As the sun sets over the tall wispy trees blowing in the wind, my host mother breathes in the open air. “Våren,” she says. It means “Spring.”
I live on a little farm in the south of Sweden, where horses run free with the dogs, and a night at home is spent with a warm cup of tea, as I snuggle with one of the many cats and books that live within our home. As I settle into my comfortable Swedish lifestyle, I am surprised to find there is still more to this country I must learn.
Starting with the importance of cinnamon. Cinnamon is the staple of Swedish cuisine. From their precisely baked “kanelbullar” (cinnamon buns) to the spicy winter drink of “Glögg” (mulled wine), cinnamon seems to be something I have an inability of escaping here. I have no complaints. One of my first meals when moving in with my new host family was a seemingly normal meal of spaghetti and meatballs. This time however, the sauce was much richer in flavor. I was surprised to learn that cinnamon was even included in my dinners.
There is no end to my love for Swedish confectioneries. Sweet and warm — preferably eaten with the company of good friends, or in Swedish, “vänner” or “kompiser.”
When I’m not enjoying cinnamon in every meal, I listen to some of my favorite Swedish music.
Of course you’re thinking ABBA (which is my favorite). There is also the Cardigans, Blue Swede, Håkan Hellström and Veronica Maggio.
Moving to Sweden, you must be able to learn all the words to the song, “Jag Kommer” (I’m coming) by Veronica Maggio, which is sung at every teen and adult house party. Friends from school are always excited to show me their childhood songs. One of the many they show me is the Electric Banana Band, a popular band from back in the 90s.
Another thing I’ve learned is that warm clothing is important. One of my favorite Swedish sayings goes, “There’s no such thing as bad weather, just bad dressing.” It’s a sweet sight to see small children in snowsuits and boots walk in the mud. We are starting to get April weather in March, which means rain coats and rain boots for everyone. More importantly, I am staying warm and safe when there are 27 mph winds against me when I bike home from school. The weather is unpredictable, but with the right clothing, you can be safe from the cold and ready for the sunshine.
I am so happy to finally have the sun back. It shines brighter to me now, and the endless summer days back in Moab, Utah, seem a distant memory. One of the benefits of having more sunshine is being able to leave school while it’s still light. Friends are more excited for “fika” (afternoon sweet with coffee and friends), and making music or movies together. And there is more time to spend going to the “Naturum” (Nature Park), or “Teatern” (theater productions) or museums.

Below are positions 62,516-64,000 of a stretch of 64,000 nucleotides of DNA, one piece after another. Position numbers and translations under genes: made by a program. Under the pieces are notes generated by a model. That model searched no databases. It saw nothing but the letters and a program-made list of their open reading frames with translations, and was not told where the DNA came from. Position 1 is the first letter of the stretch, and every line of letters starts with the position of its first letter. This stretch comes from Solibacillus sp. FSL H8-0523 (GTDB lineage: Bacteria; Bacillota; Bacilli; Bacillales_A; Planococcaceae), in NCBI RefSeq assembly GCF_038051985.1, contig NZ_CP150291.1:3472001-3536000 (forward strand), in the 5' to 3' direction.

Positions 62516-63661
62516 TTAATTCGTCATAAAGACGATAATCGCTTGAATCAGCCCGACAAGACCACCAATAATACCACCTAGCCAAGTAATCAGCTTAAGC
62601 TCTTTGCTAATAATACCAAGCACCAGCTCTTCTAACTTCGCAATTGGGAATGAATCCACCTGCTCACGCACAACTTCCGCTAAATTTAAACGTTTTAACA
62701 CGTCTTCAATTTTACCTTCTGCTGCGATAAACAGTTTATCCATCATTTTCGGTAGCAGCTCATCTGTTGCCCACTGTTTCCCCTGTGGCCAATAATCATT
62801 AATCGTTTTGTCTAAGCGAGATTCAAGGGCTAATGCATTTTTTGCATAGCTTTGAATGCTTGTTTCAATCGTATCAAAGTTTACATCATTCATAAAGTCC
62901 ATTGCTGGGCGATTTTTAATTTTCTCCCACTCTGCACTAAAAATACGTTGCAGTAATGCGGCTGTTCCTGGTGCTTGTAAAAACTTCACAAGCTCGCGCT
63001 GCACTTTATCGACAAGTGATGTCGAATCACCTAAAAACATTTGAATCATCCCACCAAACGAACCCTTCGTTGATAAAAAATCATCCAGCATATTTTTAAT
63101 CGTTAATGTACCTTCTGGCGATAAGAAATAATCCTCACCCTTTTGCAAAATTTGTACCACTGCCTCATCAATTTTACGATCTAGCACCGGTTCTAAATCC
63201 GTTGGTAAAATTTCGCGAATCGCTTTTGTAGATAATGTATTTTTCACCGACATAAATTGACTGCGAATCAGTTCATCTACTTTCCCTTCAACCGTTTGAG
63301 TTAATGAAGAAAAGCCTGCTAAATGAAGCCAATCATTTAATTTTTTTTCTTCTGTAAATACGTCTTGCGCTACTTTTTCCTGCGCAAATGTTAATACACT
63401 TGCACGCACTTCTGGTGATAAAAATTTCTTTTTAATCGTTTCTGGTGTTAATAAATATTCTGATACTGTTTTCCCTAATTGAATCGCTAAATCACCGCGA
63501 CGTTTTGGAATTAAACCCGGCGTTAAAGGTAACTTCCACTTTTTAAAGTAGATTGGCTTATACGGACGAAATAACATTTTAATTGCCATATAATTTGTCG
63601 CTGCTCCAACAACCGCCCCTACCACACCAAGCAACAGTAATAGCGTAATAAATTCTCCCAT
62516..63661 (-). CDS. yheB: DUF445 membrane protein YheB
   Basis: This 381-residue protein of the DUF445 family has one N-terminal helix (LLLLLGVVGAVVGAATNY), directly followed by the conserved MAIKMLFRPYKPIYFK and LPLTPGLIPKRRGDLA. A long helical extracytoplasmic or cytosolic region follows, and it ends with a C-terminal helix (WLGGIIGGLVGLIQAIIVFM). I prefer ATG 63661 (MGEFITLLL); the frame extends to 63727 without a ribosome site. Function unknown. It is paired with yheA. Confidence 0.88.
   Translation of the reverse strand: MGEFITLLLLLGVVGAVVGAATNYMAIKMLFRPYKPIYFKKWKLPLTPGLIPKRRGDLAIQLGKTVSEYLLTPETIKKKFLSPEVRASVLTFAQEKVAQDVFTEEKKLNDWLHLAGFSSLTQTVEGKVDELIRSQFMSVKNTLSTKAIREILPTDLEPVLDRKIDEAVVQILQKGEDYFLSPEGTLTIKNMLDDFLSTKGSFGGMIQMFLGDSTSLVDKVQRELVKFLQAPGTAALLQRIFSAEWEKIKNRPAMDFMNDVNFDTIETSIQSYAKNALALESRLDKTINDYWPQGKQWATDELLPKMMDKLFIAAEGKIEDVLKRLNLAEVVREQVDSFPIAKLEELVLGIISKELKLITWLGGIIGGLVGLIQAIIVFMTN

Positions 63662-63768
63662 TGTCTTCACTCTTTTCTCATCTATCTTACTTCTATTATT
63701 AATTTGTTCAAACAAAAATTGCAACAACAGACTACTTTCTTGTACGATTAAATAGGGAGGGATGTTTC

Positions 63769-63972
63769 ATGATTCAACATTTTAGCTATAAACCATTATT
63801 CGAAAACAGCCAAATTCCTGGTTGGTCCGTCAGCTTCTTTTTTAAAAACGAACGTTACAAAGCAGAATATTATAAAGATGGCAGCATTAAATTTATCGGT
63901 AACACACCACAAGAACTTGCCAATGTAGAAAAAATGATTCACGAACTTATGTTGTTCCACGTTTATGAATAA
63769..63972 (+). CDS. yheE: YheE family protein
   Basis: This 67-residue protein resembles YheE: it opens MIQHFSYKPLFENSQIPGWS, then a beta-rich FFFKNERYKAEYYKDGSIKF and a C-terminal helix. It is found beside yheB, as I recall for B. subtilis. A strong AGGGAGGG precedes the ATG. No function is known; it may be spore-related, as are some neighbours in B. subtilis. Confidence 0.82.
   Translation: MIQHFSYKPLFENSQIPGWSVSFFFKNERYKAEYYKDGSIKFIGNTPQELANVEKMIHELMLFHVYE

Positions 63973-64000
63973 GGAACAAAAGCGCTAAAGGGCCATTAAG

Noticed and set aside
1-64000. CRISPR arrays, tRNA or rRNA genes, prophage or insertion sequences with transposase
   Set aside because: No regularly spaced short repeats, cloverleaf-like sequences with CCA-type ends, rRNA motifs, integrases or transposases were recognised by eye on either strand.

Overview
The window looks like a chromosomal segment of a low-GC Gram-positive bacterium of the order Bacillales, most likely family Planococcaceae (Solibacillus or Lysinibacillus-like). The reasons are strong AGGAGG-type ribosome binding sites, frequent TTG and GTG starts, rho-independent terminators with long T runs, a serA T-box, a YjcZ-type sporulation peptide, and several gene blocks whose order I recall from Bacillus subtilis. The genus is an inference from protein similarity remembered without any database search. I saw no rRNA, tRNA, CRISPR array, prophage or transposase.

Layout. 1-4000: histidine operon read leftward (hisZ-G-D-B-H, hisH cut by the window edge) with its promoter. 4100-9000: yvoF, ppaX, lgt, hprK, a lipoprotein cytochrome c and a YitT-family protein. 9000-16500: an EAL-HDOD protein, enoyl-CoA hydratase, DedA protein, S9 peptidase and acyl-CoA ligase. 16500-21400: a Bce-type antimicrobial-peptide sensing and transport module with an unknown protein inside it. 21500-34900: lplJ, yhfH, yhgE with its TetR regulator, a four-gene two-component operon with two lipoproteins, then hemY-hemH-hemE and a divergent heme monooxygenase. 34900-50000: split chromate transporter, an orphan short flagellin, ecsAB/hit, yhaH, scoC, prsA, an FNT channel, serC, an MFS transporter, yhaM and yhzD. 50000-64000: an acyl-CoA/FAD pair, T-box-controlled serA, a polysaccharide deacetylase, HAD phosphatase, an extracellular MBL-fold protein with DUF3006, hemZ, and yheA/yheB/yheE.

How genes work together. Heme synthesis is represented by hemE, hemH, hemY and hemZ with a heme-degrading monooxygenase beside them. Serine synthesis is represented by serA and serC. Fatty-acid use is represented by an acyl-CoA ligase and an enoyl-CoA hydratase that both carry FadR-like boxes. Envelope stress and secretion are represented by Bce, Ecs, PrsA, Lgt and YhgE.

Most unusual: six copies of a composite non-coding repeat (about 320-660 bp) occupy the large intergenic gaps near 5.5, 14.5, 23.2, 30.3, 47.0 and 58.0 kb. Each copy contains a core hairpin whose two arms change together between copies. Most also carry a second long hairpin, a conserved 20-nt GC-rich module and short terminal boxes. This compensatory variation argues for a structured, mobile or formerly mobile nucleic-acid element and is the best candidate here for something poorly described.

In the nature park, you get to learn about how Sweden is dedicated to being a green country without waste. Sweden also has something called “Allemansrätt” (every man’s right), which is a law that allows all residents and non-residents to the right to explore nature. In other words, it is the “freedom to roam.” You can go all places, as long as it is respectful to residents of the land and to the land itself.
Theater is much like theater in the U.S. More and more of the productions I watch are made by students who go to my art school. Students are given the tools needed to explore their creativity. From the schools’ resources of cameras, costumes, and different instruments — to the monthly allowance of $150, given to students who go to school every day — there is always support for students.
My project is a film to be written and directed by me, and my friends will be acting and filming.
I fall in love more and more with Sweden as I continue to live here. I even love the feeling of the city while also returning to the peace of the countryside. There is a sense of mindfulness within my life.
It’s not glamorous all the time. I miss my buses, trip over shoelaces and forget my phone on tables. (Sorry, mom and dad.) But at the end of the day, I have Swedish friends who are willing to teach and learn, an amazing host family who recently opened their home to me and make me feel at home, and a family back in the U.S. ready to greet me when I return in four months.
Emma Millis is a local high school student who decided to go to Sweden for the 2018-19 school year with AFS Intercultural Studies.
“Sweden also has something called Allemansrätt (every man’s right), which is a law that allows all residents and non-residents to the right to explore nature. In other words, it is the ‘freedom to roam.’”